Mundipharma has marked Prostate Cancer Awareness month by inviting leading urological surgeon, Associate Professor Paul Sved to share his insights from 20 years of clinical practice in the field.
Employees outside the oncology business were eager to learn more about Mundipharma’s newest therapeutic area, after the company acquired Tolmar Australia, along with exclusive Australian and New Zealand distribution rights for a prostate cancer medication in February this year.
A/Prof Sved said so much had changed since his training, including the arrival of new radiation and surgical options, robotic surgery and focal therapy.
“Some of the biggest advances have been in the treatment of advanced prostate cancer that has become resistant to hormonal therapy,” he said. “When I started practice, I had to tell these patients, ‘I’m sorry but there’s nothing more we can do for you’, which was incredibly hard to do.”
“Now we have several more treatment options for these patients including further hormonal therapy and chemotherapy. It’s rewarding to see these guys with incurable disease alive and doing well years later.”
Prostate cancer is the most commonly diagnosed cancer in men in Australia with almost 20,000 diagnoses and close to 3,500 deaths each year. However, the five year survival rate of men diagnosed is 95 per cent.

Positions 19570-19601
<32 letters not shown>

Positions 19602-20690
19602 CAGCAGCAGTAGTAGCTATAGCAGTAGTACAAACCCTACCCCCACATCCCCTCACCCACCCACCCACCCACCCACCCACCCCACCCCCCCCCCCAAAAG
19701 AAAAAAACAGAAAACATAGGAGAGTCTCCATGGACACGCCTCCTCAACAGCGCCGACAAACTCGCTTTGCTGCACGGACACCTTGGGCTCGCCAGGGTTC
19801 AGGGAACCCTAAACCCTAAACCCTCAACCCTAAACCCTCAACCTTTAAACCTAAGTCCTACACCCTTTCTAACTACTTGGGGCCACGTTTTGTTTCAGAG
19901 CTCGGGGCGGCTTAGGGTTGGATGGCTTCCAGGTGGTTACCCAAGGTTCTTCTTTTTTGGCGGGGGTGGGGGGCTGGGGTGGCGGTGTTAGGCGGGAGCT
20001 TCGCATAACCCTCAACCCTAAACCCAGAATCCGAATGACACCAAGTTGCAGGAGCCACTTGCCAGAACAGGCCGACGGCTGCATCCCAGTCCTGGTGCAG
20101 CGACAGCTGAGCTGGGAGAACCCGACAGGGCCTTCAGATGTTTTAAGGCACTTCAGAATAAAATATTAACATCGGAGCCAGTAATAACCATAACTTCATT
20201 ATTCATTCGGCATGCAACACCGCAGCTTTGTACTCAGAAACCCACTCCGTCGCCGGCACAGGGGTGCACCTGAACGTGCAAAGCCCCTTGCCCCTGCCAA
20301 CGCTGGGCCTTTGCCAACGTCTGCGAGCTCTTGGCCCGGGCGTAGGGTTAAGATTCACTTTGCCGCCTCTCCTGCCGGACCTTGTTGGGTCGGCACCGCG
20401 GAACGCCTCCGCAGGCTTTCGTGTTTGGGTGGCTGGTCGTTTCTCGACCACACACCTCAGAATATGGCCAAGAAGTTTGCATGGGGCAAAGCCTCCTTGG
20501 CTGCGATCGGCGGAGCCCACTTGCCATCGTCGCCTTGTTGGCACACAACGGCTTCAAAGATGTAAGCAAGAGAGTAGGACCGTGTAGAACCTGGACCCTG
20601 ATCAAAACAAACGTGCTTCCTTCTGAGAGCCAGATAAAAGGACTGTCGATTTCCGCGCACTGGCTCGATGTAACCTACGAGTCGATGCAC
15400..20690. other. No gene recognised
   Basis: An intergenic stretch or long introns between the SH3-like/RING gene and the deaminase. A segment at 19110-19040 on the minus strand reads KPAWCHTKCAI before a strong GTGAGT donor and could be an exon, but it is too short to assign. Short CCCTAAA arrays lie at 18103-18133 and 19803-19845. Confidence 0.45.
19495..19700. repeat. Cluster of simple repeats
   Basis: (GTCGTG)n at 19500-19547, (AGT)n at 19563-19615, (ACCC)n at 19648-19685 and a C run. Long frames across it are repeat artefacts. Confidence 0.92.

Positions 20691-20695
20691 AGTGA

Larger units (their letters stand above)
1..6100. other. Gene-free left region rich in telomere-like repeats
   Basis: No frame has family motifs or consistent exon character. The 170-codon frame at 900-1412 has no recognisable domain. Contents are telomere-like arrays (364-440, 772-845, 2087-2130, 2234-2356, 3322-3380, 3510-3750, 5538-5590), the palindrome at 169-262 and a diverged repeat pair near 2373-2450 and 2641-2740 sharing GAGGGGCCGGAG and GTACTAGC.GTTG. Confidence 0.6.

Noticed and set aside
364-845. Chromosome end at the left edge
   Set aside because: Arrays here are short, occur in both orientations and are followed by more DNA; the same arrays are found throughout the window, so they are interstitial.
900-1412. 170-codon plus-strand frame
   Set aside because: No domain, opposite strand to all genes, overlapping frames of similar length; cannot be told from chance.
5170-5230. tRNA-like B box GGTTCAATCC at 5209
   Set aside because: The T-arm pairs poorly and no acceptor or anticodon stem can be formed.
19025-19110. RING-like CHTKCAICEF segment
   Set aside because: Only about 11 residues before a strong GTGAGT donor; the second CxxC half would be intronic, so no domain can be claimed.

A/Prof Sved said campaigns like Prostate Cancer Awareness Month and Movember were working, evidenced by spikes in new patients arriving for check-ups.
“Greater awareness, early diagnosis and newer imaging techniques have meant we’re able to offer treatment for cases that we would have missed just five or 10 years ago,” he said.
“In the old days men would come in with abnormal PSA (prostate specific antigen) levels but completely normal prostates on examination and biopsies would miss many cancers, especially those in the front of the prostate. Now MRIs are picking up these cancers.”
Mundipharma supports education related to reading MRI scans to help oncology healthcare providers deliver the best possible outcomes for their patients.
A/Prof Sved said the most important thing to know was that men should get checked every couple of years from the age of 50, or 45 with a family history.
He said it was great that patients and their families were much more informed about the disease and that this was prompting more and more people to get timely checks.
To learn more about Prostate Cancer Awareness Month and the disease itself, visit www.prostate.org.au.